Cleveland Free Times
Cleveland City Council and former Mayor Jane Campbell are apprehensive over a 26-minute short movie called No Umbrella, which screens during Shorts Program VI, at 4:30 p.m. on March 22. A Campbell friend has requested a preview copy of the film. So have members of Council. When festival staff alerted director Laura Paglin, the filmmaker responded: “Under no condition.”
Campbell has every reason to be afraid.
Paglin lives in Cleveland Heights. She’s the director of Nightowls of Coventry, a feature-length movie which was released at the Cedar Lee last year. It took five years to produce and cost $275,000. No Umbrella took a day and probably set her back $10. But it’s the one most likely to make her famous.
November 2, 2004 — election day — Paglin loitered inside a Ward 7 voting precinct with a digital camcorder. The result is No Umbrella.
Sitting in the Lee Road Arabica two weeks before the Cleveland premiere, Paglin is poised, ready for the fight. Her thick dark hair stands out in artistic wisps above her intense stare. She’s just returned from Sundance, where No Umbrella was met with enthusiasm.
"It should be really interesting to see the reaction here," she says with a sly grin. She hands over a copy of No Umbrella in an unmarked manila envelope.
The film opens outside a polling location in downtown Cleveland, then moves inside, where a long line of people waits to cast votes for president. Some have been there for nearly two hours. Many are angry. One woman yells loudly at the two election workers seated behind a table. Then, she begins to cry.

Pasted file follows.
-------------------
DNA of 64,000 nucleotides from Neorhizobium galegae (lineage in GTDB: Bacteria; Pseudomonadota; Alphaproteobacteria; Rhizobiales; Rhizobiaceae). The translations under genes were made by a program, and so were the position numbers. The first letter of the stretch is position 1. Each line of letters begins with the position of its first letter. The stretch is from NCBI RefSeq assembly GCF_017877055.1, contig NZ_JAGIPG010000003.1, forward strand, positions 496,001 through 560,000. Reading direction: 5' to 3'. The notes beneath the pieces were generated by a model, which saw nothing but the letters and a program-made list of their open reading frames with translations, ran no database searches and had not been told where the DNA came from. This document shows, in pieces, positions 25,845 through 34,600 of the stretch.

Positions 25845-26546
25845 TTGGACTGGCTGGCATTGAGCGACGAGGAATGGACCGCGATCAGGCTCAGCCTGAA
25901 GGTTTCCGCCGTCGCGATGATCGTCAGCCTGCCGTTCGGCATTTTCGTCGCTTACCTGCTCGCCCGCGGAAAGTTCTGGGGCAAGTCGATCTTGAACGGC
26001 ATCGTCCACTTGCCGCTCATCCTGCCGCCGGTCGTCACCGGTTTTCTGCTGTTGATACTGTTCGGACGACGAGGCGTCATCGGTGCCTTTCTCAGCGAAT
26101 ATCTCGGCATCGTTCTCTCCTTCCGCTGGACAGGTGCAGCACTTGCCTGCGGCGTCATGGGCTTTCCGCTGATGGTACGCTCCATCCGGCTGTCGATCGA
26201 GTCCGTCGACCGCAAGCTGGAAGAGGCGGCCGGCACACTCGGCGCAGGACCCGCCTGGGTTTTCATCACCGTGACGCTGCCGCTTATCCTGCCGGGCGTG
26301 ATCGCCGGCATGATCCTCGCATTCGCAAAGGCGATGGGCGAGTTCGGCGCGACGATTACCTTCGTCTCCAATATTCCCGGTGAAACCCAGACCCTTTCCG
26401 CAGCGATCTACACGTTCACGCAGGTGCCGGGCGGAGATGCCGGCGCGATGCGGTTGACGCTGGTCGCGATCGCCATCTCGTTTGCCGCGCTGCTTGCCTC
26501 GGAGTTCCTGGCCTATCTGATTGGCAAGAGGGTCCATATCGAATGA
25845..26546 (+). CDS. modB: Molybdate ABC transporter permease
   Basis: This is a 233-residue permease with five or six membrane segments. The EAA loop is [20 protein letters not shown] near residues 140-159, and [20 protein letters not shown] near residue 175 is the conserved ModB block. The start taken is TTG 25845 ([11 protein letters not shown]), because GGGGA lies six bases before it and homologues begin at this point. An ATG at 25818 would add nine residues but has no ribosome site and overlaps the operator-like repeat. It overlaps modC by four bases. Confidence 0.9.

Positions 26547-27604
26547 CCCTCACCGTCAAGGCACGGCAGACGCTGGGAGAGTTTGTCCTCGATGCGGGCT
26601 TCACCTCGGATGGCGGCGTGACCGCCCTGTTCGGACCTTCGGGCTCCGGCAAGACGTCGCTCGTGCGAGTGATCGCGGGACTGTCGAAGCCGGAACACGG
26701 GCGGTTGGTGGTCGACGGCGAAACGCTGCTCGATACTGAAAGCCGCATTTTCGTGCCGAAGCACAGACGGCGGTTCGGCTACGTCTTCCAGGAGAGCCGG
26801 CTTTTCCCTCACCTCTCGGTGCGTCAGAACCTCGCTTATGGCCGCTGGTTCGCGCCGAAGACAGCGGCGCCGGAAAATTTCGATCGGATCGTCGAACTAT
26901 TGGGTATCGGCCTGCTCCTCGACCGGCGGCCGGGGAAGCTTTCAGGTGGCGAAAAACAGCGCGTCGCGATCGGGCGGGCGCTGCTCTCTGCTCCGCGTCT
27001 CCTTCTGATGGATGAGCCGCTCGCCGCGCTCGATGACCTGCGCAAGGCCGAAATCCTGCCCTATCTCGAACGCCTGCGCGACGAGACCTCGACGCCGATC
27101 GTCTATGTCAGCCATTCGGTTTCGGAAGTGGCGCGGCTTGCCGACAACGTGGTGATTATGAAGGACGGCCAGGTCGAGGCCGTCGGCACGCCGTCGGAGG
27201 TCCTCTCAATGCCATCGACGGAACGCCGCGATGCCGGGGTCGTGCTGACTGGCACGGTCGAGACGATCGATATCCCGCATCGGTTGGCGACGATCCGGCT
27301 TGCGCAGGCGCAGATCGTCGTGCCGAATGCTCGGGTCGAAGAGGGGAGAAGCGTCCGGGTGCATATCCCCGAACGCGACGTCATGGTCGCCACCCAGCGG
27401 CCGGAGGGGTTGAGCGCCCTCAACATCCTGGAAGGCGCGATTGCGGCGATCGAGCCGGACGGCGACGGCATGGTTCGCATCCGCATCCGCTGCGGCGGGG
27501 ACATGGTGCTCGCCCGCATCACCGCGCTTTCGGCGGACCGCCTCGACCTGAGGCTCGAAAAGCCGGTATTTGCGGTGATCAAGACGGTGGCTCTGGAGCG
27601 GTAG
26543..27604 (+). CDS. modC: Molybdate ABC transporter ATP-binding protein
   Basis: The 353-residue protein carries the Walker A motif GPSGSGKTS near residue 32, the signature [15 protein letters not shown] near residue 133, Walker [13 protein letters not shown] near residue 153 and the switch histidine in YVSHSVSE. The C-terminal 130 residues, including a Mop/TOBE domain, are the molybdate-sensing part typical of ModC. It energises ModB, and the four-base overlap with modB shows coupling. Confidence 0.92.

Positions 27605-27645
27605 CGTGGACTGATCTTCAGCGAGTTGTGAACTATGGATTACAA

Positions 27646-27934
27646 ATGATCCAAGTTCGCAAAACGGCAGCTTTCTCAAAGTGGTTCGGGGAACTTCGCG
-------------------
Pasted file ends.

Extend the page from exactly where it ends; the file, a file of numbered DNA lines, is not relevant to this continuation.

"We acting like niggers," shouts a tall man to the increasingly agitated crowd. "We need to be black people trying to vote."
But they can’t vote. Not if they can’t wait. Not if they have a job to get back to.
The former mayor does not come off well.
Soon, though, it appears help has arrived. Eighty-year-old Ward Seven Councilwoman Fannie Lewis steps out of an SUV and saunters inside. Her body is bent, but her face is ablaze and wise. She takes one look at the crowd and shakes her head.
"It’s like a man praying for rain who didn’t bring an umbrella," she says. Someone hands her a cell phone so she can call the Board of Elections or anyone who will listen to her pleas for help. There simply are not enough machines.
So begins the councilwoman’s attempt secure her citizens’ right to vote. For the next five hours, she begs for help over the phone. Sometimes, she speaks into two mobile phones at once. She skips a meeting with Jesse Jackson. She pulls people who have a job to the front of the line, and tells those who complain to shut up. She does everything she can to make sure everyone casts a ballot. Unfortunately, she’s very much alone.
Deliveries of additional voting machines took hours.
Minor politicians drop by, promising “help is on the way.” But no help comes. Election officials claim more machines are coming in 15 minutes. It takes hours. Reporters stop in for sound bites. But none sees the situation unfolding around them. And then Jane Campbell stops by.
Campbell’s actions inside the precinct are unforgivable. Without giving anything away, this film will haunt the rest of her career.
Fannie Lewis does her best to save the day, but bureaucracy (and possible Republican maneuvering) win out. For her efforts, though, she deserves to be canonized.
And Paglin deserves a blank check for whatever she decides to direct next.